Agencies and language schools in China have advised of the impact of the novel coronavirus outbreak on their business, with counselling and lessons shifting online and organisations looking to defer bookings.
In the initial stages of the outbreak the Chinese government suspended outbound group travel and a number of national airlines halted or reduced services. Earlier this week, we reported that some destinations – including Australia, the USA and New Zealand – have suspended entry to those coming from or transiting through China.
In China itself some cities remain in lockdown, the Chinese New Year holiday period was extended, and restrictions on movement were introduced in an effort to contain the virus, effectively curtailing the face-to-face agency business.
The novel coronavirus has impacted on day-to-day business in China.
Jon Santangelo, Spokesperson for Chinese agency association BOSSA, told StudyTravel Magazine, “Agencies nationwide are conducting business online for the next one-to-two weeks, with counsellors consulting their students from home.” He added that BOSSA’s agent expo, the Beijing International Education Exhibition, has been postponed from March 19th to May 29th as a result of the situation.
Jack Fei , Manager at JM Education Group in Shenzhen, commented, “Because the coronavirus outbreak was during the Chinese spring festival, we have to give a notice of unlimited extension of holiday until the government notifies the company to reopen. Everything stops. The companies and the students are preparing for their next steps so as to minimise the loss when the coronavirus is gone.”
In terms of impact on students and bookings, Jack advised, “Most students started their study in January or they didn’t come back to China in the holiday. A few students were affected and had to cancel or change study plans; some students who plan to study in Australia are still waiting for the issue’s development, and are hoping to catch up with the March intake, subject to final information from the university or school.”
Jack said currently the focus was to minimise the students’ losses. “We hope in the near future that schools and universities will consider helping agents recover from the disaster.”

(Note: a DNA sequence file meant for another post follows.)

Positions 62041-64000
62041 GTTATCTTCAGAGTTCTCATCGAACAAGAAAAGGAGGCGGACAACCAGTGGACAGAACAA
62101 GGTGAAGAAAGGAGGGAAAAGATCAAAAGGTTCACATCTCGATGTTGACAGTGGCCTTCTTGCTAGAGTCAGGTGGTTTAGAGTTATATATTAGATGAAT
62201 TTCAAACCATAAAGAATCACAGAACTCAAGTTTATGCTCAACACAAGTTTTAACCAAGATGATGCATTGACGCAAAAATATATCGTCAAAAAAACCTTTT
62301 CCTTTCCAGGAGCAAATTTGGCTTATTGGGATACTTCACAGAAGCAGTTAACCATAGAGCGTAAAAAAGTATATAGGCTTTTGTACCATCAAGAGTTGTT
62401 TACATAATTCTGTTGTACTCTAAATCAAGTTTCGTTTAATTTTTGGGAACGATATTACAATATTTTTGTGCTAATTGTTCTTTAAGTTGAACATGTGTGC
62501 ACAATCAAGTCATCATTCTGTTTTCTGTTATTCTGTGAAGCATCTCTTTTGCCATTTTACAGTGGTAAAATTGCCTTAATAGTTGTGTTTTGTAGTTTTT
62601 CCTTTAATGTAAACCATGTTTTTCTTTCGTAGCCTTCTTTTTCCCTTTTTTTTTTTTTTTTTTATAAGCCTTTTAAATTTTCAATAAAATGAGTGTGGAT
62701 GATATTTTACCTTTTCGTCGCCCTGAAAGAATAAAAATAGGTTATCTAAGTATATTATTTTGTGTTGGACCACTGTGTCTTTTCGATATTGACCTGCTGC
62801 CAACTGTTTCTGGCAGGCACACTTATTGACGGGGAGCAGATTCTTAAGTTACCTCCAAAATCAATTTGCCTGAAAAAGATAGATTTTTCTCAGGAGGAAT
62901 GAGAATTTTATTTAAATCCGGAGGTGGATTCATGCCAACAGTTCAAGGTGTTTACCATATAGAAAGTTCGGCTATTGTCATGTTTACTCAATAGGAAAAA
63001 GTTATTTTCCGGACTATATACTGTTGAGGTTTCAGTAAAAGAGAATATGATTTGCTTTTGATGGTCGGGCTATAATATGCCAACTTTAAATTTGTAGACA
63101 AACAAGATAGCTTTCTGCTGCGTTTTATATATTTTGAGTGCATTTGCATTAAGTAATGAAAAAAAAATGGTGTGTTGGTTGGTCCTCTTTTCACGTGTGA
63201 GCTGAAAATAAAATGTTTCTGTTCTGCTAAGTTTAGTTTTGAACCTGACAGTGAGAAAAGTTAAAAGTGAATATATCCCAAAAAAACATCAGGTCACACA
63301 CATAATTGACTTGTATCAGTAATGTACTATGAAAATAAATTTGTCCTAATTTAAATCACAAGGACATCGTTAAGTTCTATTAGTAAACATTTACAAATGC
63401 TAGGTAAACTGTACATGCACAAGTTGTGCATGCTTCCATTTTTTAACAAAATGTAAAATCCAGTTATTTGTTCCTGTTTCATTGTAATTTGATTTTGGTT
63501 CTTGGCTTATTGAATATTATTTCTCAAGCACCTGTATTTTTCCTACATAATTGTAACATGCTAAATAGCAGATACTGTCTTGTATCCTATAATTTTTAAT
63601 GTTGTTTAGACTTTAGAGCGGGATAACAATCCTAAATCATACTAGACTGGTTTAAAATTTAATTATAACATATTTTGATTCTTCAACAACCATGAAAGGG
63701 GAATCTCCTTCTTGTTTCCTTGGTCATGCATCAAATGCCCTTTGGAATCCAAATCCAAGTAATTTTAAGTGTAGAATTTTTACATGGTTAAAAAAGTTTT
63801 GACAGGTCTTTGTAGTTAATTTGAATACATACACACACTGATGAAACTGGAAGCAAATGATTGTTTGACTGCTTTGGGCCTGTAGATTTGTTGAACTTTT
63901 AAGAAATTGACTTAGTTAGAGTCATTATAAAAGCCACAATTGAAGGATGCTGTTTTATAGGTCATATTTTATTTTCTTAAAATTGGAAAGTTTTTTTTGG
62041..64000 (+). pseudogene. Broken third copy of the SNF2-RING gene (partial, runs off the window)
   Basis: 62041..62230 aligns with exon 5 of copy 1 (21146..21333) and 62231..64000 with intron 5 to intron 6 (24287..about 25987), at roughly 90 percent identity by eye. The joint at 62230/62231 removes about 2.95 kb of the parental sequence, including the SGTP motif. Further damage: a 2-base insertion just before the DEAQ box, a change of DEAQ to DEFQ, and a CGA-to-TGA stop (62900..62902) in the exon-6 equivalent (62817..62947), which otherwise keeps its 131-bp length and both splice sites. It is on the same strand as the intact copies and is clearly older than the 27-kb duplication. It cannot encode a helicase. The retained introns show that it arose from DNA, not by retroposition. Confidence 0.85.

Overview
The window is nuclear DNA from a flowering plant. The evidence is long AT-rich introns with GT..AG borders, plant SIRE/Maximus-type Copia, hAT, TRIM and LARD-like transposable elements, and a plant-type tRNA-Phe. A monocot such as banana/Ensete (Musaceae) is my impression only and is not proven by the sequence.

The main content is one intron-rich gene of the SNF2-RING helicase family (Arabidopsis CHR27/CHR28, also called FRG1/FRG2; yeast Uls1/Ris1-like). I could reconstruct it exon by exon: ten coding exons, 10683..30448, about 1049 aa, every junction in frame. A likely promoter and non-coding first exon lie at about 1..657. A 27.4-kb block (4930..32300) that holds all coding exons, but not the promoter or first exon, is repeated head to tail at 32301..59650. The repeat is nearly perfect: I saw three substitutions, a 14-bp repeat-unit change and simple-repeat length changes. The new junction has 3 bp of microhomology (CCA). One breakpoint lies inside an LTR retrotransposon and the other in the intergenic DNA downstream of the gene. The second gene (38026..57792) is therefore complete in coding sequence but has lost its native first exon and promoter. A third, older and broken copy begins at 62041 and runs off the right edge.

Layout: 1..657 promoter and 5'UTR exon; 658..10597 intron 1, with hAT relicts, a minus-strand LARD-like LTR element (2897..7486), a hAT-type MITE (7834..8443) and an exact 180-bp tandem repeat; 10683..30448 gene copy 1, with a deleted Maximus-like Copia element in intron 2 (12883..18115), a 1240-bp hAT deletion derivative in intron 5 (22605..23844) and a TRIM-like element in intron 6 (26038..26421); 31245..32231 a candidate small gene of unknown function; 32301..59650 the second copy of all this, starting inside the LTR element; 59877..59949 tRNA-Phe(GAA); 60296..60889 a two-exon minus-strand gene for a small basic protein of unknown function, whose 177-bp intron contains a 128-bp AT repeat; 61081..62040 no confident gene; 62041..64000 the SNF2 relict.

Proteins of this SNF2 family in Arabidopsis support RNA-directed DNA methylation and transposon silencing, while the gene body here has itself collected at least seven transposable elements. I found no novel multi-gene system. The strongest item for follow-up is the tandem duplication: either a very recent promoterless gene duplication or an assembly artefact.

Ying Wu at Global Pathway advised that some winter camps for the UK have been cancelled. Looking ahead at future issues, she added, "IELTS cancelled all their China exams in February, we may face a shortening preparation time for university applications."
Chinese language schools in mainland China have also had to pause classes and temporarily change operations.
Jasmine Bian, President of Mandarin House , which has centres in Shanghai and Beijing, told StudyTravel Magazine that all physical classes have been suspended. “Our partners and students have been kind enough to let us defer their bookings, so we have had no cancellations so far.”
In terms of logistics, she said that staff have been working from home, staying motivated by regular remote meetings and training, and that online classes have been arranged upon request. “Teachers and students are happy with their e-learning programmes,” she said.
Max Hobbs, Marketing Manager at LTL Mandarin School , also present in Beijing and Shanghai, said, “Of course, there has been an instant impact on enquiries, which are normally around the peak in January for us. All we can do is follow government legislation and stay in contact with our students and potential students as much as possible to reassure everyone of the situation.
“Many are happy to postpone to another point in the year, many are also happy to move classes online, and a smaller percentage prefer to cancel, which we completely understand. Either way, we are trying to find a solution for every person, as every person is different.”
BOSSA spoke about its concerns over the treatment of Chinese students.
He continued, “Luckily for us, we also have a basis in Taipei (Taiwan) and a new one in Singapore, which allows us to appease people who are really against coming to the mainland.”
Another concern for Chinese agents is the welfare of students that are already overseas, advised Jon. “Several reports of verbal and physical attacks on Chinese international students are most disconcerting to BOSSA and its agents. Hosting schools and universities need to communicate awareness of challenges which may arise and offer subsequent supportive actions to their students."
This week, Universities UK and the UK Council for International Students (UKCISA) issued a joint statement expressing concern for students and stressing that any incidents of racsim will not be tolerated.
Jon continued, “Agents should be assured that their current students are safe and that prospective students will be given care and support in any crisis or challenge which affects them. BOSSA’s leadership is on high alert and in close contact with agent members on happenings abroad.”
Max reflected that the period of major disruption is also an opportunity. “For us, it’s all about communication and making sure we find a solution for every single current and prospective student. This is where top-class customer service really has a chance to shine through, and we hope to do just that.”
Jasmine added, “Things are under control, and we hope it will be over soon.”
By Matthew Knott